Our results using high density CMA showed that about 70% of iPSC lines have a detectable somatic CNV ≥100 kb, independent of the reprogramming method used (Fig. 2A–C). This fraction is higher than in previous large reports5,9,38, which can be attributed to variable CMA resolution and differences in filtering and analysis between the studies. Indeed, a smaller study using the same CMA platform we chose, did also find CNVs in a relatively large portion of iPSCs39. We could point out several genomic regions affected by recurrent CNVs in iPSCs, explainable either by genetic fragility of the locus40 or by proliferative survival advantage41. By applying high coverage exome sequencing we identified SNV/indel variants in the coding gene regions in every iPSC line analyzed, independent of the reprogramming method used (Fig. 4A). Interestingly, every primary iPSC line had at least one fixed somatic high impact (truncating) SNV/indel and several somatic missense variants of which a large portion was predicted as damaging to the protein function by different computational scores (Fig. 5A,B,D). Several of the identified somatic variants affect genes implicated in cancer or monogenic diseases as well as genes with elevated expression in the brain (Table 1). These findings are well in line with previous reports12. Our results suggest a functional impact of certain somatic variants in the iPSC lines. Together with the high variability in somatic variant load observed for all variant classes (Figs 2A and 4A), even in isogenic lines, these observations signify that each line must be individually assessed before use in downstream experiments or therapeutic applications. In addition, we found no significant differences between integrating and non-integrating reprogramming methods regarding somatic CNVs (Fig. 2A,B) and SNV/indel (Fig. 4A) counts, thus supporting a recent publication for SNVs/indels14. This information is of special value to researchers working with established RiPSC lines.
The relationship between culture passaging and somatic variants count has been controversially discussed in the literature. While early analyses have described a negative correlation between CNV count and passaging42, recent studies using low resolution CMA5,12 or whole genome sequencing13 could not confirm this. Furthermore, an older study showed an increase in coding SNV counts from 7 to 13 for a single analyzed iPSC line between passage 9 and 4043, Our results do not support a strong effect of passaging on either CNV or SNV/indel counts (Figs 2E and 4C). The four NPC lines differentiated from RiPSCs in our study showed no additional CNVs (Fig. 2A–C) and have not significantly acquired SNVs/indels during differentiation (Fig. 4B). Together, these data argue against a strong effect of passage number on somatic variant count.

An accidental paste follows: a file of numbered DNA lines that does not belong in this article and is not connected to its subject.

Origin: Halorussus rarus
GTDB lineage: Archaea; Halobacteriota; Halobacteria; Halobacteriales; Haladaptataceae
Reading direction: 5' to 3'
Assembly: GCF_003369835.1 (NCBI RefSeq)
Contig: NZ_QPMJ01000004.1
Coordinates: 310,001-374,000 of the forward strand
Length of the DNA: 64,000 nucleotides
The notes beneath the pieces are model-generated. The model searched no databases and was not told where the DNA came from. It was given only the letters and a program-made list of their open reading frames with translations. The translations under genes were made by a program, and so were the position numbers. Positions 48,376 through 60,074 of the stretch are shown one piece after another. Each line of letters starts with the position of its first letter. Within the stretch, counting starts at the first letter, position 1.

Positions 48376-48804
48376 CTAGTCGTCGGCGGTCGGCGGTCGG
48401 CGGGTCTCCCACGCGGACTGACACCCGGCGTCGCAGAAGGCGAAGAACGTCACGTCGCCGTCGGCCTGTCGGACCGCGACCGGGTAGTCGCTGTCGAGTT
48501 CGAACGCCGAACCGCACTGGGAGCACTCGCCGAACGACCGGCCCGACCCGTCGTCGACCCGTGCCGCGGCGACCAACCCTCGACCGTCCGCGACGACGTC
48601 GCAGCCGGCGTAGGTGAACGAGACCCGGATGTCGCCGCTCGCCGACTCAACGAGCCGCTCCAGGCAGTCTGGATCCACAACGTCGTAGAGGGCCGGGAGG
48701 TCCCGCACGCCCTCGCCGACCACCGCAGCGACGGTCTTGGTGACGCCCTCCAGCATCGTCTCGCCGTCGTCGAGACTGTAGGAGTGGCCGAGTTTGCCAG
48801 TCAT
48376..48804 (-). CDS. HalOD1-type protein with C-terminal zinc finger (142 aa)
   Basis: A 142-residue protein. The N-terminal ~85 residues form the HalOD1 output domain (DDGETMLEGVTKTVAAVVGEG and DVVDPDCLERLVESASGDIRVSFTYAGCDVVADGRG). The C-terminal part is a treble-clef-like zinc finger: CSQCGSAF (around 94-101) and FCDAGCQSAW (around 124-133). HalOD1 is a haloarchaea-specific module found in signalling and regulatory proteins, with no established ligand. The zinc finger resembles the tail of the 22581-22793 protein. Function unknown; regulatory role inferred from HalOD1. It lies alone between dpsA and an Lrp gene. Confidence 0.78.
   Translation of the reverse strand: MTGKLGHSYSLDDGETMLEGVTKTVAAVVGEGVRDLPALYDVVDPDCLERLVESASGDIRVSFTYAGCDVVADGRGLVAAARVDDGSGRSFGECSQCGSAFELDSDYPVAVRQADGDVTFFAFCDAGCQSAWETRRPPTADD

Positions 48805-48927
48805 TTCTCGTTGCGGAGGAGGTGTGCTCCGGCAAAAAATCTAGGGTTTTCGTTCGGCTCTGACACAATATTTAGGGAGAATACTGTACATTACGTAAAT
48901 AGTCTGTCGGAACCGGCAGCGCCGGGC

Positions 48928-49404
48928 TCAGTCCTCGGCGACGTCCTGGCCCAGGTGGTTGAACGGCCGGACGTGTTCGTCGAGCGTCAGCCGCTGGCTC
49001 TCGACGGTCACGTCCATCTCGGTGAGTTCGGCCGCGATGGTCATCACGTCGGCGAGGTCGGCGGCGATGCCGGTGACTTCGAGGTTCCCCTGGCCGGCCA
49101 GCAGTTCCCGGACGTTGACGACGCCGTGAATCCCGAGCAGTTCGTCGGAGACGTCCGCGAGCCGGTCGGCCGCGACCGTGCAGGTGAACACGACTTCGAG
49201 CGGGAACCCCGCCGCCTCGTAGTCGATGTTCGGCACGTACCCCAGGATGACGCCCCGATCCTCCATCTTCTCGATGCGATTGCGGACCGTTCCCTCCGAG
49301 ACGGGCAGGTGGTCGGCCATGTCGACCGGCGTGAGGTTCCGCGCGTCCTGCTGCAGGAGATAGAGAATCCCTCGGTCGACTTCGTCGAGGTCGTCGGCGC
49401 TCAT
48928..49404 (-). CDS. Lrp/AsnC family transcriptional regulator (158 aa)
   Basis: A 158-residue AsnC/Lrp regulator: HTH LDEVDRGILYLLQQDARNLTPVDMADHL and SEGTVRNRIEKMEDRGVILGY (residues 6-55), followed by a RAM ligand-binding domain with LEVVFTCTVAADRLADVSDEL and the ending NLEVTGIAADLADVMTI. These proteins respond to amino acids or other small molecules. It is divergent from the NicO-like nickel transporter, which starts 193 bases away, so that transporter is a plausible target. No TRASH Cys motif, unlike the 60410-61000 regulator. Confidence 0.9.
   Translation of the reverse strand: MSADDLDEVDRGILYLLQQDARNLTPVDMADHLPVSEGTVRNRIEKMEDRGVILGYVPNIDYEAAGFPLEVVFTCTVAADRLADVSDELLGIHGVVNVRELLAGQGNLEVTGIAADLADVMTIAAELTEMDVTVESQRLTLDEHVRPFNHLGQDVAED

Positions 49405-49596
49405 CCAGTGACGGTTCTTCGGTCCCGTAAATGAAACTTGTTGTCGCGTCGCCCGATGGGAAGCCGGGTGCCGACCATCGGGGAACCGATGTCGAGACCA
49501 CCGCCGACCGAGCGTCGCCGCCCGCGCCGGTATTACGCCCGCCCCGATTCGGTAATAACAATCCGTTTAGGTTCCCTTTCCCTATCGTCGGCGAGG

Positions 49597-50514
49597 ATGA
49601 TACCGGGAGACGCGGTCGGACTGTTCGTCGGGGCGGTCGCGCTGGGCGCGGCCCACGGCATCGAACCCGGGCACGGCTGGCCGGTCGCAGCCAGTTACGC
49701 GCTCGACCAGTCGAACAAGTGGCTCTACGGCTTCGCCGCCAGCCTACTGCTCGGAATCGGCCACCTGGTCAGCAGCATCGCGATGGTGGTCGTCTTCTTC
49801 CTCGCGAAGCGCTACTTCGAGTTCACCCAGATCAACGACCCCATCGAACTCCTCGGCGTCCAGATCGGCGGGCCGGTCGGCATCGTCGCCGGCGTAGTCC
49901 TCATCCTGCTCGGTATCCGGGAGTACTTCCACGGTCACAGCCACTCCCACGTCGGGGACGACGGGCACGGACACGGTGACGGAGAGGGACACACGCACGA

Based on increasing numbers of somatic CNVs in aging individuals as demonstrated in cancer studies44,45,46, one would expect to find higher frequencies of this mutation type in iPSCs derived from older donors. Our results, however, demonstrated no significant correlation between donor age and somatic CNV count, confirming similar recent reports5,12. In contrast to CNVs, somatic SNV/indel load in exome regions has been shown to linearly increase with donor age in iPSCs derived from peripheral blood mononuclear cells12. We also confirm this observation in our iPSC sample collection derived from skin fibroblasts (Fig. 4D). Altogether, our findings and the descriptions in the literature point to differences in the mutational mechanisms and cellular processes involved in the formation of somatic CNVs and SNVs/indels. Our results point to UV irradiation damage related somatic sub-clonality in the parental fibroblasts as a source for SNVs/MNPs and inter-culture variability (Figs 4A,D and 5A–C). Recent studies suggest that most variants identified in iPSC, but absent from the donor germline, are already present in a subpopulation of the cells of origin12,13,15. We also show extensive somatic mosaicism in the parental fibroblast cultures as a source for fixed somatic variants in iPSCs (Fig. 5F). Considering the data regarding passaging, we propose that random genetic drift induced by colony picking from poly-/oligoclonal cell cultures and not positive selection is a major cause of somatic variation in iPSC clones (Fig. 1C). This model is very different from the typical situation in cancer, where few “driver” mutations pose a strong advantage47 in an environment of selective pressure, while most “passenger” variants are neutral (Fig. 1C). The goal in iPSC research is not to find detrimental driver mutations but to produce intact cells resembling the donor, thus successful strategies in cancer and iPSC fields will differ.